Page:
When do I go?
High summer (mid-June to mid-August) is the prime time to visit, with 24 hour daylight you really can climb until you drop. It can be cold and unsettled even then, so be prepared, though having said that, we have seen hardly any rain (or mosquitoes, many folk's other concern) in five summers up there!
How do I get there?
The drive from Bergen (ferry from Newcastle) to Lofoten takes about 20 hours. Sadly the DFDS Newcastle to Bergen service ended last September so the old system of filling the car with as much food as possible and driving until you drop is now a thing of the past, though there are rumours, at least in Norway, that the service might be renewed.
For a short break (and certainly less then two weeks) flying is the way to go - UK to Olso to Bodo to Svolvaer can easily be done in a day. Hiring a car is expensive but useful for visiting different venues, though not absolutely essential - prices start at around £250 a week. There is a 15kg weight limit on the final short hop (though this doesn't appear to be strictly enforced, it would be a long way to go to get dumped) so the alternative is to get off at Bodø then either catch the ferry (Bodø to Moskenes) or the high speed catamaran (Bodø to Svolvær via Skutvik), both take between four and five hours. Alternatively, collect the hire car at Bodø (good sport climbing in the area, described in the Artic Circle guidebook ) and drive the three hours northward (maybe with a detour via Stetind if you have the time/weather) and catch either the Skutvik to Svolvær ferry (less than two hours for the crossing) which sails daily at 18:30, or the more regular (every two hours) Bognes to Lodingen (60 minutes for the crossing – cost about £22) ferry and drive the newly open Lofast road round to Svolvær in about and a hour and a half. Both routes are superbly scenic and will have you wondering just why you are driving past so much rock!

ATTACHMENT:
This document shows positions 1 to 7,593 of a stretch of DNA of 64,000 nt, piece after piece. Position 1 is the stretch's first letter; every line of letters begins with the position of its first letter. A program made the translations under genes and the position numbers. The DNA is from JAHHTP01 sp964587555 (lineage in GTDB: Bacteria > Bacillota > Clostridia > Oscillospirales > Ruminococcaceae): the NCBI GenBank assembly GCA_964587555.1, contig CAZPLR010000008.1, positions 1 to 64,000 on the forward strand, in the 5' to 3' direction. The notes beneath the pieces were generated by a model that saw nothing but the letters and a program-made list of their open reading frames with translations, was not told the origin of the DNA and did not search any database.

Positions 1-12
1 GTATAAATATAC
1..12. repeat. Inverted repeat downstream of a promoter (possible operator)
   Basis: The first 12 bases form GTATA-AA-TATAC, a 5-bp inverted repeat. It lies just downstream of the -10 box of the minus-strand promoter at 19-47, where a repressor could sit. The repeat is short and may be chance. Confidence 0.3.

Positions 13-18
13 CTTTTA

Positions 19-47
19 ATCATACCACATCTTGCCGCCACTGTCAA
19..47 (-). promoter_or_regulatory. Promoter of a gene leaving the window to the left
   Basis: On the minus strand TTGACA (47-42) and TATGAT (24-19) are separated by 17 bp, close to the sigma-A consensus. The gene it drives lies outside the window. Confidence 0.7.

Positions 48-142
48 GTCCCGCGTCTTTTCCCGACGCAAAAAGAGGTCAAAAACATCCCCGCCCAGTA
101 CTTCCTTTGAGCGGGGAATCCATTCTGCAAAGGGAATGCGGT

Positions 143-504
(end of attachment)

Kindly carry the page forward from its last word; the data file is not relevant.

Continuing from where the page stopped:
Where do I stay?
Free camping is possible anywhere in Norway away from human habitation or cultivated land. The most popular spots with climbers (though a bit 'primitive') are below the Gandalf cliff, or at Kalle beach which has the added luxury of a tap and a (smelly) toilet. A new and very plush toilet block has recently been set up in the main car park at Henningsvaer, though it is a bit of a trek in the morning if you are 'in need'. There are pleasant (and inexpensive by UK standards) camp-grounds at Ørsvågvær, Sandvika and Lyngvær all within 10 minutes drive of the best of the climbing. All Norwegian camp-grounds have wooden camping cabins, that vary from basic (still with fridge and cooking rings) to plush (hot and cold running water plus a TV!), and cheapest ones start at about £30 for a place that will sleep four – which is quite reasonable. Most campsites also have a covered area for cooking (with stoves and a few pans) and an indoor lounge for, well, indoor lounging!
Where can I buy gear and food?
Norway is pretty expensive, for example; bread £2.50 a loaf, a lettuce £2.50, two chicken breast £7.00. Beer is about £2.50 a can, wine and whisky are both seriously off the scale, and have to be bought in the Vinmonopolet in Svolvaer. There are a couple of small shops in Henningsvaer which stock essentials, a Coop with more choice in Kabelvåg and a set of larger supermarkets (including a mall where it never rains) in Svolvaer. The Nord Norske Climbing School (in Norwegian) in Henningsvaer is the centre of the local climbing scene, they run courses, offer accommodation, have a well-stocked climbing shop, do beer and meals (you will want to celebrate at least once) and often have great music playing so it is a fine place to chill out.
The new guidebook is available from Rockfax, Cordee, UK climbing shops or the NNKS shop. A replacement page for Maurpillaren is available here Maurpillaren.